Tupper town board: Two-year hopefuls answer questions
TUPPER LAKE – Two candidates are seeking a two-year unexpired term on the town board in Tuesday’s election.
The seat was left open when Councilman David Tomberlin resigned last summer, citing a conflict with expanding his business.
Former state Adirondack Park Agency employee and Tupper Lake school board member John Quinn, a Democrat, who was selected by the board to take Tomberlin’s place until November’s election, is seeking a four-year council seat next go-around.
Democrat Kathleen Lefebvre, whose four-year seat is expiring, will challenge newcomer Eric Shaheen, a Republican, for the two-year spot.
The Enterprise expects to publish profiles of four candidates for two four-year seats on the town board Monday.
Lefebvre, like every Tupper Lake candidate, is a supporter of the proposed Adirondack Club and Resort. She said it’s necessary to sustain the Big Tupper Ski Area, to add to the town’s tax base and to add jobs.
Lefebvre said she has no doubt the ACR project will eventually move forward, but she thinks Tupper Lake should still get more involved in the wood products industry.
“I think that we need to look at marketing the town’s wood based industrial park on Pitchfork Pond Road,” Lefebvre said. “I see all these log trucks loaded with softwoods headed to Canada, and then I see them return loaded with lumber of all types and sizes. Why can’t we take our raw materials and turn them into a finished product here?”
Convincing the state to allow a move in that direction would help the entire region, she added.
Lefebvre also said she has been discussing ways to attract new businesses with members of local group ARISE (Adirondack Residents Intent on Saving their Economy).
“We have an excellent workforce here in Tupper Lake, and we have very low electrical costs,” Lefebvre said. “I believe they (a new business) would qualify for a 10-year New York state Real Property Tax Law exemption of 50 percent off their assessment. We have a fairly stable economy what with Sunmount, the school, the town and the village workforces, along with a large summer population.”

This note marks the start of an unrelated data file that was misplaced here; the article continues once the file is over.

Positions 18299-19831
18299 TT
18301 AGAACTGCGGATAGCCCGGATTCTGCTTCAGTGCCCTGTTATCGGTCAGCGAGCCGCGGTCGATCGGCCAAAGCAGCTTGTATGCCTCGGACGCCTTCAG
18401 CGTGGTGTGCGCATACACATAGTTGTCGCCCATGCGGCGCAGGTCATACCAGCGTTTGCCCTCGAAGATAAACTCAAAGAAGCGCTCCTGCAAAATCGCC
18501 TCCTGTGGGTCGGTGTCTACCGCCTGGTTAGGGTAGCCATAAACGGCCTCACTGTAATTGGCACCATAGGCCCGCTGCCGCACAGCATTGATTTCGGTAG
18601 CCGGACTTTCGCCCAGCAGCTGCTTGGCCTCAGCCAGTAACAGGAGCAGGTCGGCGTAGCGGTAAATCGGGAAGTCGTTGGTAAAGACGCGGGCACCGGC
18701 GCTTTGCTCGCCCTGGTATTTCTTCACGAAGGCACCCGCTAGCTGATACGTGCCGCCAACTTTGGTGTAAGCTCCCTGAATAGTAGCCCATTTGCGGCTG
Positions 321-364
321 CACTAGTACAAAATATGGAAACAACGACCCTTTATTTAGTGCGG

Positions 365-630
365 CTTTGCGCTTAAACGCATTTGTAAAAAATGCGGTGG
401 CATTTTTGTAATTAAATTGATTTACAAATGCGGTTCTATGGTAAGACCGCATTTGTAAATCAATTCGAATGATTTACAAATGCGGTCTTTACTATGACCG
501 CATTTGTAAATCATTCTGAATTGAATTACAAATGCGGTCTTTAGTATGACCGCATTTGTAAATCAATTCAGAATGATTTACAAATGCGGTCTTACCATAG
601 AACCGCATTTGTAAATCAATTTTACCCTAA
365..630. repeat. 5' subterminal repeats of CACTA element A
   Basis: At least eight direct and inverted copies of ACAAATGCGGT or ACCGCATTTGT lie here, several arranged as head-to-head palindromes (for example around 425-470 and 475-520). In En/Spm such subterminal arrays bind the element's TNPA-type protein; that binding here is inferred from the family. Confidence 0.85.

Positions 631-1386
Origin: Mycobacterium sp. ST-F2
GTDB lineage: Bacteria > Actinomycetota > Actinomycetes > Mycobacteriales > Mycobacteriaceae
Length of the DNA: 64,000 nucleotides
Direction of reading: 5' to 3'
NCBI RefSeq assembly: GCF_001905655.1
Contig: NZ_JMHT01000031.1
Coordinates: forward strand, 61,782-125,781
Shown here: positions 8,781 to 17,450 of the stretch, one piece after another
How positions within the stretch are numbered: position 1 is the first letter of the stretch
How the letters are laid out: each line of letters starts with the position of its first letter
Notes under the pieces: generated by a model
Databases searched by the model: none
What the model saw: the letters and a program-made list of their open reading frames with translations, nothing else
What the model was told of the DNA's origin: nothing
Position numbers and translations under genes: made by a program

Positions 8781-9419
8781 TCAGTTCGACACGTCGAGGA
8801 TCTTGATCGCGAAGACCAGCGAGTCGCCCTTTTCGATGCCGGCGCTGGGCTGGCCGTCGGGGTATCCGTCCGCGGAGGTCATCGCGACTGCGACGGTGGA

Lefebvre said she has also tried to convince some retail stores, like Target and International Border Company in Malone, to set up shop in Tupper Lake. She even suggested a mini-Target she called “Bullseye.”
Retaining existing local jobs is also important to her.
“Job retention is a major goal of not only myself but of town Supervisor (Roger) Amell,” Lefebvre said. “That is why he created the newest Sunmount Task Force. I am the task force chairperson, and we are a proactive group that is working to retain the current staffing levels at Sunmount, but if lucky enough maybe just maybe add some.”
As one of the original board members of the Next Stop Tupper Lake train advocacy group, Lefebvre said she understands the potential of both the railroad and a multi-use recreational trail in the heavily debated state-owned Remsen-Lake Placid Travel Corridor.
“I am not going to say that they would run parallel to one another from Lake Placid to Old Forge or beyond, but there certainly could be a trail within proximity to the rails in certain areas,” Lefebvre said. “Then perhaps all of the townships and counties through which the rails go could work with the trail and snowmobile advocates to create even more beautiful trails through the forests on both private and state lands, or alongside the state highways that run throughout the Adirondack Park within the highway right of ways.
“I realize that this would require more effort on the part of everyone, but wouldn’t it make much more sense than to simply tear up the rails, which are a possible mass transit system which already exists and comes directly into the heart of the Adirondacks?
“Again, here is an issue where the so-called environmental groups have us locals fighting among ourselves.”
Lefebvre applauded the town board for its recent purchase of a snowmobile trail groomer and said the town should now approach timberland owners about expanding the trail network.